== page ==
The basics are I’m selling or donating most of what I own, putting a few things into a small storage unit, and planning my travels around a few workshops and conferences I need to attend. The first few months will be spent traveling around the U.S. because I believe it’s important to see your own country wherever that might be. I laugh at those full-time travelers who think returning to or seeing their own country doesn’t count. It does.
What items are you taking with you and why?
I haven’t come close to finalizing a packing list. Unlike others who travel full time, I plan to come back to my “home base”, which is near my storage unit, every 2-3 months. This way I can change out clothes I have depending on the upcoming season. My first priority is finding a lightweight laptop preferably under 3 lbs that can do everything I need.
What items did you find hard to give the flick?
As you can imagine, I really like travel bags and travel accessories. I not only buy too many but get sent quite a bit to review. They are all in a walk-in closet and I’m having the hardest time getting rid of the items I really don’t need or use. Of course, there are also some sentimental and family items I’m keeping but that’s a no-brainer.
Have you set yourself any rules or goals to abide by on your journey?
1) No souvenirs. A waste of space and money.
2) Take my time. No need to recreate the tours I used to lead where we might stay in eight or nine hotels on a two-week tour.
3) Don’t plan too far ahead but try not to arrive anywhere without at least one night’s accommodation. As I’m getting older I like a little more comfort and it’s best, for me, not to arrive and take whatever is available.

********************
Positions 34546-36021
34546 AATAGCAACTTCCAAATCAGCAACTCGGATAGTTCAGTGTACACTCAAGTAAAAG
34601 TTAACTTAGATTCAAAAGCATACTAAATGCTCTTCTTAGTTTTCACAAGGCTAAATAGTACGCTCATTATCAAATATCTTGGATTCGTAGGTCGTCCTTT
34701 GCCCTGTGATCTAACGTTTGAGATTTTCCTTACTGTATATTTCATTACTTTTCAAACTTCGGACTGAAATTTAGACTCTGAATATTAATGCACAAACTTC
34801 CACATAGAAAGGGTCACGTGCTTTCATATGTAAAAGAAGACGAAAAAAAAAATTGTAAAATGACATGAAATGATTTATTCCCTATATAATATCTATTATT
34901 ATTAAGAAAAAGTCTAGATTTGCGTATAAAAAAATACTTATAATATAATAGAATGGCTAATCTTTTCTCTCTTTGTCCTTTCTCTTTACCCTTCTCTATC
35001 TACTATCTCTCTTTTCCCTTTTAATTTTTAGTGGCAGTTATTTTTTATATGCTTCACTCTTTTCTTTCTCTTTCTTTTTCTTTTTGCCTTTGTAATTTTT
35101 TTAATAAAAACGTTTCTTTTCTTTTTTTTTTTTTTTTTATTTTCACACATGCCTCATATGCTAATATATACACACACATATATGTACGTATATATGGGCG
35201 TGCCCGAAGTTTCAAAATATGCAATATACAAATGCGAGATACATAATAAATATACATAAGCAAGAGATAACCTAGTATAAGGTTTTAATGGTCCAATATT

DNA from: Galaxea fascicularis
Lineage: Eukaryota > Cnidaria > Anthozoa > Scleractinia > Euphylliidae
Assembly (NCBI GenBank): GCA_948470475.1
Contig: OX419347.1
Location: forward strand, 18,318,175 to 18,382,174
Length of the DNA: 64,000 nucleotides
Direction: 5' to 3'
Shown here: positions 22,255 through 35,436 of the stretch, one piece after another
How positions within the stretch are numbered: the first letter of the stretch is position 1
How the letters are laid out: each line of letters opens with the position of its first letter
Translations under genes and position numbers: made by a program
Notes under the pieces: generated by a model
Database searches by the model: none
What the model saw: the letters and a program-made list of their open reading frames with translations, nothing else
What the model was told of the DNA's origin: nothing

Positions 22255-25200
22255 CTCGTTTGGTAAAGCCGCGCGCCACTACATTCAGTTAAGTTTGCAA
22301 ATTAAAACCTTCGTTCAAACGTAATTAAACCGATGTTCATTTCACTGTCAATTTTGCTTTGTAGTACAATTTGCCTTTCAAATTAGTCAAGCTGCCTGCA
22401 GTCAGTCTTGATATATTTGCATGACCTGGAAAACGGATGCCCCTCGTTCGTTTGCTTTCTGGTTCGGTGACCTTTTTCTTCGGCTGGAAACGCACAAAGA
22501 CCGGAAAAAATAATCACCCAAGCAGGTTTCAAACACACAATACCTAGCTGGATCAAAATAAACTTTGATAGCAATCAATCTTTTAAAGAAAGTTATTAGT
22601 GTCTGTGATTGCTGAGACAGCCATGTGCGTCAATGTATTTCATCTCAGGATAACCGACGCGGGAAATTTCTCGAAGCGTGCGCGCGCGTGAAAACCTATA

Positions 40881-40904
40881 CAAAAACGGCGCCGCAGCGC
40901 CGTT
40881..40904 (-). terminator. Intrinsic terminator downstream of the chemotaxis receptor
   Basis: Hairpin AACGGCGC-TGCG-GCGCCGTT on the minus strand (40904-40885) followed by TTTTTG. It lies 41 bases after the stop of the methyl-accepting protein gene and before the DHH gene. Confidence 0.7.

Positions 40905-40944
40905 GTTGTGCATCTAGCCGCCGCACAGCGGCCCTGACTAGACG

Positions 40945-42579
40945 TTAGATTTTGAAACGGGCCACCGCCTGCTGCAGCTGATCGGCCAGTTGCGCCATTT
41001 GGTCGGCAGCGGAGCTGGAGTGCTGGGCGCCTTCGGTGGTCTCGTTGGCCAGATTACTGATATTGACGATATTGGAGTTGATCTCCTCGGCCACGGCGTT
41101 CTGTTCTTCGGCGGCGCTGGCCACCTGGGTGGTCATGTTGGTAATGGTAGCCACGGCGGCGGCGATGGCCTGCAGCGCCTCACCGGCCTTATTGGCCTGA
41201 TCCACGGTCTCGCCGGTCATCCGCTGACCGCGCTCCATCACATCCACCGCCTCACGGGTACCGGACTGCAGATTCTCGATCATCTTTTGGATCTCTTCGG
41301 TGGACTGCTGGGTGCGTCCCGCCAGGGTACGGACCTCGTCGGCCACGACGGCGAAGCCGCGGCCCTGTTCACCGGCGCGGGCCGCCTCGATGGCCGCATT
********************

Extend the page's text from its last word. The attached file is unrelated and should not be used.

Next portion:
Do you have any rock-solid travel hacks/tips that can make life easier?
The one key belief we were taught when I trained to be a tour director was to be flexible. No trip goes exactly as planned. Stuff happens. If you let yourself get stressed out, it could ruin your trip and make you sick. Stay calm, know your options, and by utilizing the principles of one-bag travel you just have to throw your bag on your back and concentrate on the problem in front of you.
Anything you’d like to say that you think I’ve missed?
I suggest anyone who’s interested in one-bag travel, whether it be with wheels or without, come to our website, One Bag, One World, and explore. Not only do we offer quite a bit of helpful hints, but we have a terrific forum where you can connect with other one-bag travelers. It’s a place to ask questions, share travel tips and make new friends. You’ll find people from all over the world.
There’s also one key difference with our site over others in that we don’t tell readers what to do. So many other light travel sites tell their readers exactly what to do because that’s what they do. We, on the other hand, want to give our readers lots of options and information to let them decide what would work best for them. There is no one right way to be a one-bag traveler. There’s only what’s best for you.